What can the mortgage industry learn from the Matildas' success?

MFAA Women in Finance Broking panel discuss

What can the mortgage industry learn from the Matildas' success?


By Ryan Johnson

The Matildas have ignited a nationwide wave of enthusiasm and inspiration with their remarkable achievements both on and off the soccer field during this year's FIFA Women’s World Cup.

But beyond their sporting prowess, could the Matildas' success be a catalyst for broader change in gender equality and recognition?

This question reverberates across various sectors, including the financial services industry, where women's representation, particularly in roles such as mortgage broking, remains disproportionately low.

“You can’t be what you can’t see,” said Jane Counsel (pictured above, far left), co-founder of business coaching consultancy Thrive4Women. “It’s a wonderful thing we are seeing at the moment for women in this country.”

The paradigm shift

The Matildas' journey has captured millions nationwide, with the quarterfinal game against France becoming Australia’s biggest streaming event and the top-rated sports program since Cathy Freeman won gold at the 2000 Olympics.

The bandwagon is growing, with broadcasters and sponsors salivating about the thought of their bonuses, and even the Prime Minister pledging a public holiday if the Tillies had won. 

Former Socceroo Craig Foster AM summed it up well: "The Matildas are leading a social movement that resonates with everyone who believes in empowerment and equality. They're not just playing a game; they're shifting paradigms." 

But could this paradigm shift spill over into other fields such as mortgage broking?

Building community and defeating imposter syndrome

At the MFAA’s Women in Finance Broking event held in Sydney on Wednesday, Counsel asked a panel of mortgage industry experts, “how important are our female role models and the critical masses of females to show what’s possible to other young women and see this industry as a career path”?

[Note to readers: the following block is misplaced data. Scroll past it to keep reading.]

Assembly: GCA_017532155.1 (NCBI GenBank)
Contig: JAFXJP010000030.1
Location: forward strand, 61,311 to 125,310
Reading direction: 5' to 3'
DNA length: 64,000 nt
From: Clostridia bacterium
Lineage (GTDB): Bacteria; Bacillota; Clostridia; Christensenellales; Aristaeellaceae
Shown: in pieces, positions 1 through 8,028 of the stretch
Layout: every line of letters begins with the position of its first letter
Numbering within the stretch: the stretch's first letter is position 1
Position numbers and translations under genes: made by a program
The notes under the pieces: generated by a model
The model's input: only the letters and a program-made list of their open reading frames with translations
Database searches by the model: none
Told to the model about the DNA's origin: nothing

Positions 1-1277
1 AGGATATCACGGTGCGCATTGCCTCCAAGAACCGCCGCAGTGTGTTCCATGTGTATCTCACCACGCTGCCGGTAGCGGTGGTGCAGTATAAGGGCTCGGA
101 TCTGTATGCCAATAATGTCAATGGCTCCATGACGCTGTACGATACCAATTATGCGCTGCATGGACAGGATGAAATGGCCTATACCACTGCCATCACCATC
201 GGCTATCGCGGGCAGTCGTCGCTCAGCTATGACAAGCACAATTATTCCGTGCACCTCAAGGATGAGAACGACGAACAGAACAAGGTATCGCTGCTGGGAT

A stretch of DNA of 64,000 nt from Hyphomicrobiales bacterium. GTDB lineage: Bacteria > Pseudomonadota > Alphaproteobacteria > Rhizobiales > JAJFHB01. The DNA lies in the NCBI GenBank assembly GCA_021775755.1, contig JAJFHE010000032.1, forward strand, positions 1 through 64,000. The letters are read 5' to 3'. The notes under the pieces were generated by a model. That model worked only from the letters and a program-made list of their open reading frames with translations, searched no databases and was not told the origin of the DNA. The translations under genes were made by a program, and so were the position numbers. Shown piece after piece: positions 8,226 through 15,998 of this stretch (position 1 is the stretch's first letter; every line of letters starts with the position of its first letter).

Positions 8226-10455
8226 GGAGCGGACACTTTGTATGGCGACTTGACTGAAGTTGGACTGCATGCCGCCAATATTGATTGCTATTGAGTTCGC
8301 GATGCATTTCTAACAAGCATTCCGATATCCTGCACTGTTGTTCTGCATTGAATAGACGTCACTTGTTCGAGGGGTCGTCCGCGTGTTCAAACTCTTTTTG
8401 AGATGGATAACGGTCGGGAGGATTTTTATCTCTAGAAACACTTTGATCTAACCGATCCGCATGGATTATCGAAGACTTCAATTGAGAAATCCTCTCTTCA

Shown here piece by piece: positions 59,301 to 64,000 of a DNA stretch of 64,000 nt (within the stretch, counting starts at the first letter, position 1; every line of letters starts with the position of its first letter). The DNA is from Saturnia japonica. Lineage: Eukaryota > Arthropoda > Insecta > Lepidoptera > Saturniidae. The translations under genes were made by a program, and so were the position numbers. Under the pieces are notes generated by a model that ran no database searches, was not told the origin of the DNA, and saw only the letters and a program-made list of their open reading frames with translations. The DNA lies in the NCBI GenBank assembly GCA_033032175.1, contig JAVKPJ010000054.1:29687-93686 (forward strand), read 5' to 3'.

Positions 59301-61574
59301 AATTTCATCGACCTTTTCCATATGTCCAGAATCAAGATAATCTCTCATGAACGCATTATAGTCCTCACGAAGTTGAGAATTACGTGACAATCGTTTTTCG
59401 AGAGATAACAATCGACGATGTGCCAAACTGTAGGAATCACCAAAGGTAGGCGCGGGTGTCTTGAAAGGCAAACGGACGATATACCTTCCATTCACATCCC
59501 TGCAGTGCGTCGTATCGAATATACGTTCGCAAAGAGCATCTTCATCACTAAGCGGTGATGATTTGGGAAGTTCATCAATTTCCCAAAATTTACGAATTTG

Ashleigh Pakis (pictured above, centre left), director of Panache Financial and NSW Regional Broker of Year, said the Matilda’s newfound cultural significance highlighted the importance of building an inclusive community among women no matter what you are doing.

Pakis said she had suffered from “terrible imposter syndrome” when she started broking in a male-dominated culture and environment in regional New South Wales.

“I didn’t really have a lot of people. Then I met (mortgage broker) Nicole Cannon online in a group meeting and she was so helpful. And from that moment, I knew I had to meet with someone in my industry every month to work out where I was going to go and what I was going to do,” Pakis said.

An industry culture that is not inclusive of women was the second biggest barrier in the mortgage industry, according the MFAA’s latest Opportunities for Women survey – behind unconscious beliefs about gender roles in the workplace.

However, imposter syndrome is not just an issue for women in financial services – but for many women working in a variety of fields.

Even Cortnee Vine, Australia’s hero who thumped home the winning penalty on Saturday night, had questioned her place in the team before the tournament began.